The QE2 left yesterday Halifax, and they pointed out that Samuel Cunard was born in this historical Canadian harbor city.

Sir Samuel Cunard, 1st Baronet, British civil engineer, founder of the Cunard line of steamships, was born at Halifax, Nova Scotia, on the 21st of November 1787.

Samuel Cunard’s father was a descendant of German Quakers who had immigrated to Pennsylvania in the 17th century.

His mother’s family had immigrated from Ireland to South Carolina in 1773 and to Nova Scotia with the loyalists a decade later.

He was the son of a merchant, and was himself trained for the pursuits of commerce, in which, by his abilities and enterprising spirit, he attained a conspicuous position.

Although he probably attended the Halifax Grammar School, Samuel was largely self-educated. He always emphasized the importance of a plain English education for a business career, but his own sons Edward and William received a classical education at King’s Collegiate School and King’s College, Windsor, N.S.

When, in the early years of steam navigation, the English government made known its desire to substitute steam vessels for the sailing ships then employed in the mail service between England and America, Cunard heartily entered into the scheme, came to England, and accepted the government tender for carrying it out.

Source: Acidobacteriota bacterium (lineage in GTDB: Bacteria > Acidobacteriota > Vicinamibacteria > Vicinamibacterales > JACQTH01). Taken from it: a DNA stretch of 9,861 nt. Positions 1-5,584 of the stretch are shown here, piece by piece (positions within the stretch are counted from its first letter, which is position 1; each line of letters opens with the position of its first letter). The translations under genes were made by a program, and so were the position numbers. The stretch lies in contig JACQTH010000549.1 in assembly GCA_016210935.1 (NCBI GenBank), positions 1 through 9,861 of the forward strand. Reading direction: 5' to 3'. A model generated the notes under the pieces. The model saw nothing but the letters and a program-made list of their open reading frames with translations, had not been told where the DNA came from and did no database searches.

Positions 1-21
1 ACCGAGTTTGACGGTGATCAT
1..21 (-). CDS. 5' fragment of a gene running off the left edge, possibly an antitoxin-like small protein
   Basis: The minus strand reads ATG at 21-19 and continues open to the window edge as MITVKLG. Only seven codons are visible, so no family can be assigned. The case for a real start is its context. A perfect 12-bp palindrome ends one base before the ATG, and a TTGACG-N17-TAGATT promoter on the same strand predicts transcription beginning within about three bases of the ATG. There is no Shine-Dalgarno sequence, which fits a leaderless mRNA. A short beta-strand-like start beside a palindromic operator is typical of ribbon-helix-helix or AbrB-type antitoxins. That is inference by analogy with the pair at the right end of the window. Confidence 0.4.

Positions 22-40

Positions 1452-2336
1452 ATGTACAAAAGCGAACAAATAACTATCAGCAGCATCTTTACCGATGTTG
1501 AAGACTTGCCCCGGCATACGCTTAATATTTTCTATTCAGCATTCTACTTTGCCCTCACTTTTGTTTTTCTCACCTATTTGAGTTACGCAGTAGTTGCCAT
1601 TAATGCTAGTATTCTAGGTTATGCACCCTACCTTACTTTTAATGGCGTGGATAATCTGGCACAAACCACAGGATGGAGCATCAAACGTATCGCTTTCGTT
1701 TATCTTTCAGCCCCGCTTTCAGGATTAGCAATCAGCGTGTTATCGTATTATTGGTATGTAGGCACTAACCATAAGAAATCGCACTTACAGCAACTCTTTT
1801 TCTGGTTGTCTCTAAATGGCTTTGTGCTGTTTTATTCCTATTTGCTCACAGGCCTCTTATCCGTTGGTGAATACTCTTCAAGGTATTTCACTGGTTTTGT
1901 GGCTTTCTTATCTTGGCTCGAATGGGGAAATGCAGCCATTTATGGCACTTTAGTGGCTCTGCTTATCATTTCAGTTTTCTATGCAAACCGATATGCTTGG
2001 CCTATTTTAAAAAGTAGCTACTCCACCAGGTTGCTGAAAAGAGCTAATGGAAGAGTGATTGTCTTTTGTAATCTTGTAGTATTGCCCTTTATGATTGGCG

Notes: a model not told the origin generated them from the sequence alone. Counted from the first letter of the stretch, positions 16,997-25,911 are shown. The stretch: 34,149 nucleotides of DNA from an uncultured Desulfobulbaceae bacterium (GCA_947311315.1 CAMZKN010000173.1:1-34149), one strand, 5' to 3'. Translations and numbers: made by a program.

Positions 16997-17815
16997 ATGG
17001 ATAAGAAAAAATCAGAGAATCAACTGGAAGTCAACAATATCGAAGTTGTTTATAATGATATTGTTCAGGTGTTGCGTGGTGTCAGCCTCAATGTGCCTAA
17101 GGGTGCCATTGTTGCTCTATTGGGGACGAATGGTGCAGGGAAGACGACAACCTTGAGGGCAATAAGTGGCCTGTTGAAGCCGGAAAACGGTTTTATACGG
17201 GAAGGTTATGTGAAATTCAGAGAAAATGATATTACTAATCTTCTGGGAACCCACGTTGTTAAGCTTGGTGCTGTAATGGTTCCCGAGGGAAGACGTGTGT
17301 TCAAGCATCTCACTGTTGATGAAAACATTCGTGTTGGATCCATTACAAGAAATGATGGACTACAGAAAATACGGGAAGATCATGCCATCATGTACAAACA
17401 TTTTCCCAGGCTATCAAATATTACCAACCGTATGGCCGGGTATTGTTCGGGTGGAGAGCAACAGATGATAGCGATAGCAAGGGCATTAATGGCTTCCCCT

In conjunction with Messrs. Burns of Glasgow and Messrs. MacIver of Liverpool, proprietors of rival lines of coasting steamers between Glasgow and Liverpool, he formed a company, and the first voyage of a Cunard steamship was successfully made by the "Britannia" from Liverpool to Boston, Massachusetts, between July 4 and 19, 1840.

In acknowledgment of his energetic and successful services Cunard was, in 1859, created a baronet.

He died in London on the 28th of April 1865.

Read here a long profile of Sir Samuel Cunard by Phyllis R. Blakeley.

John Boileau has an excellent book with an illustrated biography about the founder of the Cunard company: Samuel Cunard: Nova Scotia's Master of the North Atlantic (2006).

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